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Basso Diamante Disc review

14 Mar 2022

A brilliantly aggressive and stiff bike that is just a few spec changes away from brilliance

Cyclist Rating: 
Stiff • Aggressive • Impressive handling
Bulky wheels • Overall weight

The Basso Diamante Disc is Basso’s classic race bike. The geometry is aggressive, the frame is stiff, handling sharp and the ride is undeniably firm. These are all hallmarks of an Italian ride, some surprise this bike is also made in Italy from the carbon upwards.

In this spec the Diamante is good, but make a few changes and becomes outstanding.

Basso Diamante Disc frame

In keeping with their Italian roots, Basso’s bikes are classically aggressive, and the Diamante Disc is no stranger. It’s 56cm square (56cm top tube and 56cm seat tube) with parallel, 73.5° steep seat tube and head tube, and long 392mm reach.

The head tube is 155mm and Basso’s own stem is -11°, which means an already low 567mm stack height becomes even lower as the stem points the bars at the floor (most bike stems are +/-6° rise).

• Buy the Basso Diamante SV Disc from Chicken Cycle Kit


Without spacers the stem also tessellates with a recess in the head tube, further lowering the front end while making you look exceedingly cool.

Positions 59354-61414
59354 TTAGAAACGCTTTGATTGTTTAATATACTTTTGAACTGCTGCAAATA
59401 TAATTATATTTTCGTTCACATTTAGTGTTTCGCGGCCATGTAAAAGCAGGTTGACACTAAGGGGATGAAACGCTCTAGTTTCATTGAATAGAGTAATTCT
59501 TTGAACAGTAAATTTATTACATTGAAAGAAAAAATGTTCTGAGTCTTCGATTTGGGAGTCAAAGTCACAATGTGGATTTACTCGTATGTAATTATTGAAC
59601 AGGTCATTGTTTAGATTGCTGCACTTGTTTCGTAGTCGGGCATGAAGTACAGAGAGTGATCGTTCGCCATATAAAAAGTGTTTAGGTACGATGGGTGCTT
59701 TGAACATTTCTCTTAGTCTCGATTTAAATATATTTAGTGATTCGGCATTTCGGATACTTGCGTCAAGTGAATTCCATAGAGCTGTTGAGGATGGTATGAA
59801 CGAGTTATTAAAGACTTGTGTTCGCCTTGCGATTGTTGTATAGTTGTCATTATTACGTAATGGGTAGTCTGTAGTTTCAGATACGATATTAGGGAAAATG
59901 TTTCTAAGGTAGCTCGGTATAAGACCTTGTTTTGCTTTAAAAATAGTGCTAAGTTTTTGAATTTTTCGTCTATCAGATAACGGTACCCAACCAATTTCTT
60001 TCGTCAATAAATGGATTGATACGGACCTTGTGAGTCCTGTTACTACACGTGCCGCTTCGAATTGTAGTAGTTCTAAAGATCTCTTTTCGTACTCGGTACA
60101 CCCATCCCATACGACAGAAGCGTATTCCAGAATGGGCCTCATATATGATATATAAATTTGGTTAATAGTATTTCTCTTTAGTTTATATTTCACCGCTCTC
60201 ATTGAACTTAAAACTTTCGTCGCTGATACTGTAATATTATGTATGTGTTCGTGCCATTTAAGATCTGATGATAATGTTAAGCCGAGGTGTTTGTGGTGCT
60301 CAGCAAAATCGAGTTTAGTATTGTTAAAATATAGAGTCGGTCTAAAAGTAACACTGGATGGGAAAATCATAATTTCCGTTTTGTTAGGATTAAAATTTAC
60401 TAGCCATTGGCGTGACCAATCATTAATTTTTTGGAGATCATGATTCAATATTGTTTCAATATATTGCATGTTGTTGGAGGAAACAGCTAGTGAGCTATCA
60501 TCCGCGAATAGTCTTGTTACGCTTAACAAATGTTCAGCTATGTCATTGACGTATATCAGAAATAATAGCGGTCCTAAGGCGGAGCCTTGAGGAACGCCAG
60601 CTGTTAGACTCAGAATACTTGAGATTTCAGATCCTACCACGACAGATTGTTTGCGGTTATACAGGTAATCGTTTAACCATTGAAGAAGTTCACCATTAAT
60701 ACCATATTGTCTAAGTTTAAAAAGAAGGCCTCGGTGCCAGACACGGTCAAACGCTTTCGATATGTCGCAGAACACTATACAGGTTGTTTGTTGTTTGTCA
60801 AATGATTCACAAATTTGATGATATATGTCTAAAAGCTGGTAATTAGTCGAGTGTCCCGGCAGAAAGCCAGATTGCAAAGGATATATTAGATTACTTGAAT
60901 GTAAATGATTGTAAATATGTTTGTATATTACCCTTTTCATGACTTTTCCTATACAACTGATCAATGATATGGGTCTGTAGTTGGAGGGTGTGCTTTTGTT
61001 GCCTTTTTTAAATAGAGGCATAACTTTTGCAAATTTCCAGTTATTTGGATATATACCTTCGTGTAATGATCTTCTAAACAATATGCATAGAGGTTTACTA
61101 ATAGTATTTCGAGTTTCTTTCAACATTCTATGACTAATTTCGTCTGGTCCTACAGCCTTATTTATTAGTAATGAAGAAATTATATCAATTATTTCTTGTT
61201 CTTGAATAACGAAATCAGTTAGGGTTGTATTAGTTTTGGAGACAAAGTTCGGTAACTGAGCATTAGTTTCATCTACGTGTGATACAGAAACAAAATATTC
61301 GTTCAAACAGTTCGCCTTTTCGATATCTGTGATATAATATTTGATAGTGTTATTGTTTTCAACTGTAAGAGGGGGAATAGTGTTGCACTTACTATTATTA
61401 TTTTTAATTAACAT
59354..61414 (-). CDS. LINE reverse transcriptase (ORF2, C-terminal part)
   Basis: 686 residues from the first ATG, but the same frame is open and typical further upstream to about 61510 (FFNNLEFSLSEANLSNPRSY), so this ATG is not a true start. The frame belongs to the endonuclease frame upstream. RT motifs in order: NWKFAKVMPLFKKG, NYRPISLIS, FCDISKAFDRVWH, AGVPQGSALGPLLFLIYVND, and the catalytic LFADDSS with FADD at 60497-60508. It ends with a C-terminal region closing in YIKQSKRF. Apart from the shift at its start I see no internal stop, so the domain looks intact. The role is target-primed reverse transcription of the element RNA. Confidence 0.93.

Rounding things off are 402mm stays, the shortest I’ve seen on any bike, especially one with discs. To permit this, the frame bears a lovely seat tube scallop that helps bring the rear wheel inbound.

It all adds up to a bike that goes likes the clappers and handles like the proverbial turning of dimes.

Fast and furious

This bike is stiff in the way that the hulls of ferries are stiff. Its chainstays bulge and flare; the front end/down tube/bottom bracket spine runs through the bike like a fence post. 

Given this, the bike’s pedalling efficiency is tremendous, but there are side-effects.

The Diamante is firm. It’s not quite buckeroo on a central reservation firm – Basso has fitted the bike with its 3B elastomer sleeve betwixt seatpost and seat tube, designed to absorb offending road buzz, and has upped tyre clearance to 28mm. Still, this is a bike that challenges any padded shorts to a duel – yet there is an easy win.